Krtolica, A., Parrinello, S., Lockett, S., Desprez, P. Y. & Campisi, J. Senescent fibroblasts promote epithelial cell growth and tumorigenesis: a link between cancer and aging. Proc. Natl Acad. Sci. USA 98, 12072–12077 (2001). This paper was the first to report that senescent cells secrete soluble factors with biological activity on non-senescent neighbour cells. In this particular case, the authors found that the secretome of senescent cells stimulates the tumorigenic properties of cancer cells.
Kuilman, T. et al. Oncogene-induced senescence relayed by an interleukin-dependent inflammatory network. Cell 133, 1019–1031 (2008).
Acosta, J. C. et al. Chemokine signaling via the CXCR2 receptor reinforces senescence. Cell 133, 1006–1018 (2008).
Campisi, J., Andersen, J. K., Kapahi, P. & Melov, S. Cellular senescence: a link between cancer and age-related degenerative disease? Semin. Cancer Biol. 21, 354–359 (2011).
Acosta, J. C. et al. A complex secretory program orchestrated by the inflammasome controls paracrine senescence. Nat. Cell Biol. 15, 978–990 (2013).
Jung, T., Bader, N. & Grune, T. Lipofuscin: formation, distribution, and metabolic consequences. Ann. NY Acad. Sci. 1119, 97–111 (2007).
Katz, M. L., Robinson, W. G., Herrmann, R. K., Groome, A. B. & Bieri, J. G. Lipofuscin accumulation resulting from senescence and vitamin E deficiency: spectral properties and tissue distribution. Mech. Ageing Dev. 25, 149–159 (1984).
Georgakopoulou, E. et al. Specific lipofuscin staining as a novel biomarker to detect replicative and stress-induced senescence. A method applicable in cryo-preserved and archival tissues. Aging 5, 37–50 (2012).
Gatenby, J. B. & Moussa, T. A. The sudan black B technique in cytology. J. Microsc. Soc. 69, 72–75 (1949).
Rasmussen, G. L. A method of staining the statoacoustic nerve in bulk with Sudan black B. Anat. Rec. 139, 465–469 (1961).
Jung, T., Höhn, A. & Grune, T. Lipofuscin: detection and quantification by microscope techniques. Methods Mol. Biol. 594, 173–193 (2010).
Evangelou, K. et al. Robust, universal biomarker assay to detect senescent cells in biological specimens. Aging Cell 16, 192–197 (2017).
Dimri, G. P. et al. A biomarker that identifies senescent human cells in culture and in aging skin in vivo. Proc. Natl Acad. Sci. USA 92, 9363–9367 (1995). This paper was the first to report a useful marker of senescence, namely, senescence-associated β-galactosidase (SA-β-Gal). Many current methods to detect senescence are based on their elevated SA-β-Gal.
Biran, A. et al. Quantitative identification of senescent cells in aging and disease. Aging Cell 16, 661–671 (2017).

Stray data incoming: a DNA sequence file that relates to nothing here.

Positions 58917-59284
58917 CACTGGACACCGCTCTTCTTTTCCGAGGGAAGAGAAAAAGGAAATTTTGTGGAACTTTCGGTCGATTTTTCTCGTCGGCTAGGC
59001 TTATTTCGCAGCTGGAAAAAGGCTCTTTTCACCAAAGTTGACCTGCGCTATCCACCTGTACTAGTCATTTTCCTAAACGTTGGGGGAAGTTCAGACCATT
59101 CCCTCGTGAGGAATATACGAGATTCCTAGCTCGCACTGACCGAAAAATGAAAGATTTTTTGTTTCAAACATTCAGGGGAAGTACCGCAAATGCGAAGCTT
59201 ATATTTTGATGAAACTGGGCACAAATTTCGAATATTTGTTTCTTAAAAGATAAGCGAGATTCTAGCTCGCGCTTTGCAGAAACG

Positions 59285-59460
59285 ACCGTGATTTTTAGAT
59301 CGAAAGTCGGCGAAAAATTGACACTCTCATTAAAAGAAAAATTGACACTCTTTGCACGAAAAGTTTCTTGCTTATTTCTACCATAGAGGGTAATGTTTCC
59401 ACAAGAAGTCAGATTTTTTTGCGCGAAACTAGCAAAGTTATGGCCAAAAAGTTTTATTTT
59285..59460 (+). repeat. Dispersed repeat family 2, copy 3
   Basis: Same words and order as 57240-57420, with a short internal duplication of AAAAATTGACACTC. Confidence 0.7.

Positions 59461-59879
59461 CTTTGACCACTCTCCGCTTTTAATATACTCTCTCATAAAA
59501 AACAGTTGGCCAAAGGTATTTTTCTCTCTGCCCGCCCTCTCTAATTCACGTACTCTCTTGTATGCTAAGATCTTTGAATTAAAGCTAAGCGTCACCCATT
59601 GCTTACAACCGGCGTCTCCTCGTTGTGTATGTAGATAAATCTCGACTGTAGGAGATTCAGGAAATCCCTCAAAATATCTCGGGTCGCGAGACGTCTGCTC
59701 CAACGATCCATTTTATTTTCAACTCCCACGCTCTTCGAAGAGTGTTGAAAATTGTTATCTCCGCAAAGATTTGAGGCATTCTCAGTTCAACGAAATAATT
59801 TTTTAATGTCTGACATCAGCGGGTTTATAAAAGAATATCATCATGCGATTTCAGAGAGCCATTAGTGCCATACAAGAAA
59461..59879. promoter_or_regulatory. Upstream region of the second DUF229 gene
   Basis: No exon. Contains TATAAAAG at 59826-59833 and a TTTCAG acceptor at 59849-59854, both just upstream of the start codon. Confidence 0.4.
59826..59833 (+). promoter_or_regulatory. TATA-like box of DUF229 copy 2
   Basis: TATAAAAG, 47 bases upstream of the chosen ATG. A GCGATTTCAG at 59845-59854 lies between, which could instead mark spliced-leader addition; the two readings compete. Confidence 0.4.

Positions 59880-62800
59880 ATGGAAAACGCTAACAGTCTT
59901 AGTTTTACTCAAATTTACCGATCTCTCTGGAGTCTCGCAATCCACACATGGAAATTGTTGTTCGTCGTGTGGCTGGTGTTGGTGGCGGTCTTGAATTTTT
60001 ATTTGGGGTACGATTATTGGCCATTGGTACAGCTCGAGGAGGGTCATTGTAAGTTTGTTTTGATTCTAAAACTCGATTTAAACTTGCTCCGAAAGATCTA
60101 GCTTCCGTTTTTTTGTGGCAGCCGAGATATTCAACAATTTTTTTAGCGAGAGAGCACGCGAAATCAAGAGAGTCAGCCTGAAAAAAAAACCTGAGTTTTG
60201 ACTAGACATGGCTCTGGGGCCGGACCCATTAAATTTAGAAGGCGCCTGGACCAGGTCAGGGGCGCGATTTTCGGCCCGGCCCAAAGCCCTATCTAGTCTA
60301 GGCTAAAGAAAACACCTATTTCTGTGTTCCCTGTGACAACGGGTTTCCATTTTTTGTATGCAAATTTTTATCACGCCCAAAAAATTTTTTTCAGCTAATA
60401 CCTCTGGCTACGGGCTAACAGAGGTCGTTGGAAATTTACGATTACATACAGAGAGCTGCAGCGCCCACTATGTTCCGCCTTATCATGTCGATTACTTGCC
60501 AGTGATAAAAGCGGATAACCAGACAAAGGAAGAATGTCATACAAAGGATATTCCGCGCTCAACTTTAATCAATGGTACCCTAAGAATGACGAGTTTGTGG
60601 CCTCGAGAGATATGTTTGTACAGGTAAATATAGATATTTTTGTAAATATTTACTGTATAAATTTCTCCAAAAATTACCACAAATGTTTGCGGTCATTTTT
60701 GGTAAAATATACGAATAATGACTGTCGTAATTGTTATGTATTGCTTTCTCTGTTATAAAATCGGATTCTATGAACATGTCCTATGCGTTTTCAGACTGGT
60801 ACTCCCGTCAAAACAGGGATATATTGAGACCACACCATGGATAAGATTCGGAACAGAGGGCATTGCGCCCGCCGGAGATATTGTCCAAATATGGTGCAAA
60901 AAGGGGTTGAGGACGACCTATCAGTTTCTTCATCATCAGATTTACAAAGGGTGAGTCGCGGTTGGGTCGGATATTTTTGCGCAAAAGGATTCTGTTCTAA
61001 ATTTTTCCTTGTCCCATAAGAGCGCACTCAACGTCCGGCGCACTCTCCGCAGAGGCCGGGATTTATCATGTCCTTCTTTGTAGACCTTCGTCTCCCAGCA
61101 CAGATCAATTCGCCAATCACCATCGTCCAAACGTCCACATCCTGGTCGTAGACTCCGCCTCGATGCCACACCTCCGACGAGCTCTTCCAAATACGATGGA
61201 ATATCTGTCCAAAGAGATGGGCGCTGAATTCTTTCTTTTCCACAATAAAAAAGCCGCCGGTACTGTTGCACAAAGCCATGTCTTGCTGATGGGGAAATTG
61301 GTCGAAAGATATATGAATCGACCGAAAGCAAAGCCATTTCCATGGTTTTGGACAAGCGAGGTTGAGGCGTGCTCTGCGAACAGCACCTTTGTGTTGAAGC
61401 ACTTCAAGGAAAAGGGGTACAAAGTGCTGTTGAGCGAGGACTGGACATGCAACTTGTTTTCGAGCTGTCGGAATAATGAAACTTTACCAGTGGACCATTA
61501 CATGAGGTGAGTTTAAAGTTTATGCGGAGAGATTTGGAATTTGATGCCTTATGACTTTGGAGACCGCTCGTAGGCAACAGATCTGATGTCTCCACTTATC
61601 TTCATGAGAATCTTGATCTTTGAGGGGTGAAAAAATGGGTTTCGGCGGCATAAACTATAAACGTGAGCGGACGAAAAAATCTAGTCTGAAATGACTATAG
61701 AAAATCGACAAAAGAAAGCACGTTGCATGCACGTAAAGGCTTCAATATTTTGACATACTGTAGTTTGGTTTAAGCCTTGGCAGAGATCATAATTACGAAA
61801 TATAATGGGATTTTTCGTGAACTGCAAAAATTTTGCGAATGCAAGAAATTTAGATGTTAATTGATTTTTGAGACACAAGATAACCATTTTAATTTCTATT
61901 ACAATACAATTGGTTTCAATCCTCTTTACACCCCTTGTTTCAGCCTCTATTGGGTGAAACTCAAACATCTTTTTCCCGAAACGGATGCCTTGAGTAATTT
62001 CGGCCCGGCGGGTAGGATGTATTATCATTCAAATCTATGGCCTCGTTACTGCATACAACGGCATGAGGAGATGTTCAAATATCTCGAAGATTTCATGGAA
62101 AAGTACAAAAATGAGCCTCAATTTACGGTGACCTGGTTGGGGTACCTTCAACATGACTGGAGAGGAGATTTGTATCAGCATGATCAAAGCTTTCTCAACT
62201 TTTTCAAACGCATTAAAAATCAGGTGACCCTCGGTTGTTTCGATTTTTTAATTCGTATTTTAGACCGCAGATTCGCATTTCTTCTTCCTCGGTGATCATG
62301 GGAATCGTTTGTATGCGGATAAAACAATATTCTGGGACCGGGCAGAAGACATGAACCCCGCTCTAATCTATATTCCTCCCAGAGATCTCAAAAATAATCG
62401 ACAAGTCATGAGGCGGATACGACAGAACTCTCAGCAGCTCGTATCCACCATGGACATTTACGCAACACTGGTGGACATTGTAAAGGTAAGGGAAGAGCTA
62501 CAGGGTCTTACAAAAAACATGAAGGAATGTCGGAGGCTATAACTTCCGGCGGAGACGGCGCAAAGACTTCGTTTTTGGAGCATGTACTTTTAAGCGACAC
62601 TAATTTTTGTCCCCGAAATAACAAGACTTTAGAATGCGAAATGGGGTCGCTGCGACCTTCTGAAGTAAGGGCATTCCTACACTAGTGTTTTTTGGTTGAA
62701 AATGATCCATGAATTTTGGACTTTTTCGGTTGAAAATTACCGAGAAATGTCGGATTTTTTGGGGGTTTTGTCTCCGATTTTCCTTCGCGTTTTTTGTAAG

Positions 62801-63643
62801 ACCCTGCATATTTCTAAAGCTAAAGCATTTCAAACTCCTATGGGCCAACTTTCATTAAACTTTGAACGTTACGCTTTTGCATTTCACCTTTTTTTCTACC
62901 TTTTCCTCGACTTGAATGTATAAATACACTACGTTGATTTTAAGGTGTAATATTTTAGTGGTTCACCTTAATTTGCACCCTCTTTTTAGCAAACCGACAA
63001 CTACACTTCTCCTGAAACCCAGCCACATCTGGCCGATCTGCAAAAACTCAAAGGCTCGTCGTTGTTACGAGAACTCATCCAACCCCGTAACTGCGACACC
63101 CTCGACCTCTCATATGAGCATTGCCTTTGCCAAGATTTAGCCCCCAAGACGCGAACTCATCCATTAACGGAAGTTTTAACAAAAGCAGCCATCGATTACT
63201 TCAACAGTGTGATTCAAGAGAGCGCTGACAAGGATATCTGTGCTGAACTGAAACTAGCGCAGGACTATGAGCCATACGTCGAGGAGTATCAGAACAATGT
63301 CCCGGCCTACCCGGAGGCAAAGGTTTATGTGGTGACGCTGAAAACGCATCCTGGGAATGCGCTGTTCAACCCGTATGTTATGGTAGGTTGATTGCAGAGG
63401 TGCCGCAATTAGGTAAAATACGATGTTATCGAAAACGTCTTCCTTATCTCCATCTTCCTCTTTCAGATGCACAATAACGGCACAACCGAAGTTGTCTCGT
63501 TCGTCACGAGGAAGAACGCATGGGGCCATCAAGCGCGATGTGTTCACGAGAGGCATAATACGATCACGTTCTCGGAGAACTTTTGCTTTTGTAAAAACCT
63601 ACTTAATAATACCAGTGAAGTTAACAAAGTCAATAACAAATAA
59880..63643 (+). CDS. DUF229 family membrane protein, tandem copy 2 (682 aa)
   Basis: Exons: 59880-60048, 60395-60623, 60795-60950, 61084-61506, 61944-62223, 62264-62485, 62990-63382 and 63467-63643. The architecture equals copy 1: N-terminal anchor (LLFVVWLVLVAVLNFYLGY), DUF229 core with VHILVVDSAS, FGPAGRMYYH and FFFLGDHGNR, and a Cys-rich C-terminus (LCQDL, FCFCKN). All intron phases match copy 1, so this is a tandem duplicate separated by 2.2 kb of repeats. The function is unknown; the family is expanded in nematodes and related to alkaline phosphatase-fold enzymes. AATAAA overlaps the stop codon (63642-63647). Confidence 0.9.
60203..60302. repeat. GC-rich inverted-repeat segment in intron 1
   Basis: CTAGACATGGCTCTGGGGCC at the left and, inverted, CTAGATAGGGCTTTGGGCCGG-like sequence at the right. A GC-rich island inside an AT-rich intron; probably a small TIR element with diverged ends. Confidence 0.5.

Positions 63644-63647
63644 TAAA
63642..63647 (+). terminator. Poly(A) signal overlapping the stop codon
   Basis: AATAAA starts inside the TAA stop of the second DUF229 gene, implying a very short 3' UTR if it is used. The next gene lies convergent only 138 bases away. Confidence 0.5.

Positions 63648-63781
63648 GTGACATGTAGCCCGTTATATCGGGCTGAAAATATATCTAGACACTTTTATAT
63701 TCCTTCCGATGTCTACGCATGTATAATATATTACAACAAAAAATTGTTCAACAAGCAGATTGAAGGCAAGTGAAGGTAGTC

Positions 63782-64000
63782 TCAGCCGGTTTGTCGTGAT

Rotman, B. Measurement of activity of single molecules of β-d-galactosidase. Proc. Natl Acad. Sci. USA 47, 1981–1991 (1961).
Rotman, B., Zderic, J. A. & Edelstein, M. Fluorogenic substrates for β-d-galactosidases and phosphatases derived from flurescein (3,6-dihydroxyfluoran) and its monomethylether. Proc. Natl Acad. Sci. USA 50, 1–6 (1963).
Strachan, R., Wood, J. & Hirschmann, R. Synthesis and properties of 4-methyl-2-oxo-1,2-benzopyran-7-yl β-d-galactoside (galactoside of 4-methylumbelliferone). J. Org. Chem. 27, 1074–1075 (1962).
Zhang, J. et al. A novel near-infrared fluorescent probe for sensitive detection of β-galactosidase in living cells. Anal. Chim. Acta 968, 97–104 (2017).
Aizawa, K. Studien über Carbohydrasen, I. I. Die fermentative Hydrolyse des p-nitrophenol-β-galactoside. Enzymologia 6, 321–324 (1939).
Horwitz, J. P. et al. Substrates for cytochemical demonstration of enzyme activity. I. Some substituted 3-indolyl-β-d-glycopyranosides. J. Med. Chem. 7, 574–575 (1964).
Yang, N.-C. & Hu, M.-L. The limitations and validities of senescence-associated β-galactosidase activity as an aging marker for human foreskin fibroblast Hs68 cells. Exp. Gerontol. 40, 813–819 (2005).
Calado, R. T. & Young, N. S. Telomere diseases. N. Engl. J. Med. 361, 2353–2365 (2009).
Chatterjee, S. K., Bhattacharya, M. & Barlow, J. J. Glycosyltransferase and glycosidase activities in ovarian cancer patients. Cancer Res. 39, 1943–1951 (1979).
Knas, M. et al. The profile of lysosomal exoglycosidases in replicative and stress-induced senescence in early passage human fibroblasts. Folia Histochem. Cytobiol. 50, 220–227 (2012).
Hildebrand, D. et al. α-Fucosidase as a novel convenient biomarker for cellular senescence. Cell Cycle 12, 1922–1927 (2013).
Esterly, J. R., Standen, A. C. & Pearson, B. The histochemical demonstration of intestinal β-d-fucosidase with 5-bromo-4-chloroindole-3-yl-β-d-fucopyranoside. J. Histochem. Cytochem. 15, 470–474 (1967).
Rushton, A. R. & Dawson, G. Glycosphingolipid β-galactosidases of cultured mammalian cells: characterization of the enzymes from mouse cell line LMTK− and human lesch-nyhan fibroblasts. Biochim. Biophys. Acta 388, 92–105 (1975).
Gey, C. & Seeger, K. Metabolic changes during cellular senescence investigated by proton NMR-spectroscopy. Mech. Ageing Dev. 134, 130–138 (2013).
Campisi, J. Senescent cells, tumor suppression, and organismal aging: good citizens, bad neighbors. Cell 120, 513–522 (2005).
Campisi, J. & d’Adda di Fagagna, F. Cellular senescence: when bad things happen to good cells. Nat. Rev. Mol. Cell. Biol. 8, 729–740 (2007).
Krishnamurthy, J. et al. Ink4a/Arf expression is a biomarker of aging. J. Clin. Invest. 114, 1299–1307 (2004).
Vandenberk, B., Brouwers, B., Hatse, S. & Wildiers, H. p16INK4a: a central player in cellular senescence and a promising aging biomarker in elderly cancer patients. J. Geriatr. Oncol. 2, 259–269 (2011).
Serrano, M., Hannon, G. J. & Beach, D. A new regulatory motif in cell-cycle control causing specific inhibition of cyclin D/CDK4. Nature 366, 704–707 (1993).
Serrano, M., Lin, A. W., McCurrach, M. E., Beach, D. & Lowe, S. W. Oncogenic ras provokes premature cell senescence associated with accumulation of p53 and p16INK4a. Cell 88, 593–602 (1997).
Beauséjour, C. M. et al. Reversal of human cellular senescence: roles of the p53 and p16 pathways. EMBO J. 22, 4212–4222 (2003).